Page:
When consumers interact with a brand, there is an emotional consequence. Brand failure, even in the most insignificant categories, can cause frustration, anger, even embarrassment. Brand success can lift spirits and turn a bad day around. What’s interesting is these emotional consequences are often not just directed at the brand, but at the user. Ever felt like a sucker for buying a brand? Ever felt more confident about yourself when using a brand?

As a brand builder, the goal is to marry your brand to a positive emotional experience that enhances the user’s day and their self opinion. In short, interaction with this brand makes me feel ______. So when I want to feel that way, I reach for the brand. This is the essence of the emotional benefit.

Unlike with functional benefits, it is often much easier to differentiate your brand with its emotional benefit. When I was a boy decades ago (ouch), Nike and Adidas were functionally marketed brands with little differentiation. Nike figured out the emotional benefit of running (and fitness in general) to its users, and the rest is history.

In the coming posts, we will unpack emotional benefit development. While functional benefit remains precedent to emotional benefit in my opinion, it’s the MARKETER that is typically the author of emotional benefit strategy. Net, this is where we earn our keep in brand construction.

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Comment by Michael B. Moore on September 27, 2009 at 10:57am
Another great post - Thanks David!

While functional benefit remains precedent to emotional benefit in my opinion, it’s the MARKETER that is typically the author of emotional benefit strategy.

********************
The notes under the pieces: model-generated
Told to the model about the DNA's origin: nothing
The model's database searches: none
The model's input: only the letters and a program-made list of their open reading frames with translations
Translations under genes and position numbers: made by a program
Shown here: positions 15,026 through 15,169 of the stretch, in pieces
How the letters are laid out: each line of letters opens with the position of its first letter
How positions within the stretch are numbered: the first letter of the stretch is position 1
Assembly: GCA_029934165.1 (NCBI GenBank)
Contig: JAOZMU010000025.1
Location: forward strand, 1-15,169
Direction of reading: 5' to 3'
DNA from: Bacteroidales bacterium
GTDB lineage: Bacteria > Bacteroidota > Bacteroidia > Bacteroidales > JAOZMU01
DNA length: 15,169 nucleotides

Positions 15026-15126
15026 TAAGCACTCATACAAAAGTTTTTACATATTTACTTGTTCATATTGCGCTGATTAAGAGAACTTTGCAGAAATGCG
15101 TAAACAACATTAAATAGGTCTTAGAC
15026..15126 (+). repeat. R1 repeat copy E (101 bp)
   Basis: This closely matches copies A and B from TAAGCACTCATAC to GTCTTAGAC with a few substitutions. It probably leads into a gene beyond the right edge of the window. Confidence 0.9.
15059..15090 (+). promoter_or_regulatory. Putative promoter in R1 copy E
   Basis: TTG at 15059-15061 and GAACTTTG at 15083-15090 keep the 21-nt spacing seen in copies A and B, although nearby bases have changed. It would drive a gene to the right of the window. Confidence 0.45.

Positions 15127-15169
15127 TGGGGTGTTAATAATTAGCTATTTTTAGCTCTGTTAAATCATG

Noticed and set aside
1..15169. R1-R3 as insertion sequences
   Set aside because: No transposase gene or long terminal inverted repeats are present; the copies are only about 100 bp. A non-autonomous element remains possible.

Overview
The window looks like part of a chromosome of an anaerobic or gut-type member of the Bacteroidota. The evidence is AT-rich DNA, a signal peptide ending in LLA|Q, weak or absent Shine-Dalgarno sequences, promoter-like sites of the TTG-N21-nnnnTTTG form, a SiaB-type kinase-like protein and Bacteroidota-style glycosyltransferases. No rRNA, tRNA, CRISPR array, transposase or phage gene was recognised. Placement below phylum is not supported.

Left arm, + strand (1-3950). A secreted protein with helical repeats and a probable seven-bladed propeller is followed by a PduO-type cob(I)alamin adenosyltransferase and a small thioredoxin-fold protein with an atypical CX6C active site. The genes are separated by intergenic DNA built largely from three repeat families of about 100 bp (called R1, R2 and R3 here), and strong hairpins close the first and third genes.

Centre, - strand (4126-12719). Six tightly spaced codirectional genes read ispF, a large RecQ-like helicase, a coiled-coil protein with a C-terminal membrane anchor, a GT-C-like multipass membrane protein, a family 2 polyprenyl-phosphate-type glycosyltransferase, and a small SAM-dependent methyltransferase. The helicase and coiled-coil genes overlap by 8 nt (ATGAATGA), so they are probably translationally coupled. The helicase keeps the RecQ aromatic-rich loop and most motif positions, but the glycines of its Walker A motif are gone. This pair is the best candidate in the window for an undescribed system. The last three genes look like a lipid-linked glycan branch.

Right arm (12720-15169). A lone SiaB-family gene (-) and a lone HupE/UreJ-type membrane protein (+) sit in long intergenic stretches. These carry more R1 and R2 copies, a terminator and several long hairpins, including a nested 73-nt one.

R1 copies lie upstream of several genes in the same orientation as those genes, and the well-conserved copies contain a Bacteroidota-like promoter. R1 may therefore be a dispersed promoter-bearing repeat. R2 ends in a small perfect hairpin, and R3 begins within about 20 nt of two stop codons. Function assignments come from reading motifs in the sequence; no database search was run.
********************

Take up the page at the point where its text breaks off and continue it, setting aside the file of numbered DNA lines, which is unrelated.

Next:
I look forward to discussing this with you further. I have another thought about the above, but won't highjack your post here with that (I'll post it later) other than to say that I think that emotional considerations are actually the prevailing criteria in branding. To make a long hypothesis short, I believe that humans are entirely emotional beings and that we consume the world through the context of our emotions. I think that some things have more emotional impact than others (some have very little to none) but that our psychology is what drives our perception of product experiences.

That said, I think its marketers' challenge to figure out what are the key, relevant emotional touch points that they can leverage to market their products. Beyond that, they have to ensure that there is strong connectivity between the physical experience and the emotional that surrounds it. Where brands get in trouble is when there is dissonance between those criteria. Consumers call BS and brands die. That, or consumers change and the brands continue marketing to the old target.
Comment by Gunnar Branson on September 27, 2009 at 11:38pm
Your post is spot-on, David. I look forward to reading more posts as you go even deeper into the connection between the emotional communication of a brand and the actual experience of the service or product(s) that are part of the brand experience. As you point out, Nike differentiated themselves quite nicely through the emotional benefit of sports - not just the functional aspects of a padded running shoe.

The history of Nike's brand has always fascinated me - not just because of the brilliant advertising, the brash attitude simply expressed in the tag line "Just do it.", or the savvy use of sports celebrity endorsements. I've wanted to know more about Nike because it seems clear to me that their brand existing long before Phil Knight even thought to have a company.

Athletic shoes at their core always possessed, in some way, the emotional charge of the brand now owned by Nike. Consider how Ray Bradbury wrote about tennis shoes in 1957's Dandelion Wine/a>/b>:

"Somehow, the people who made ...

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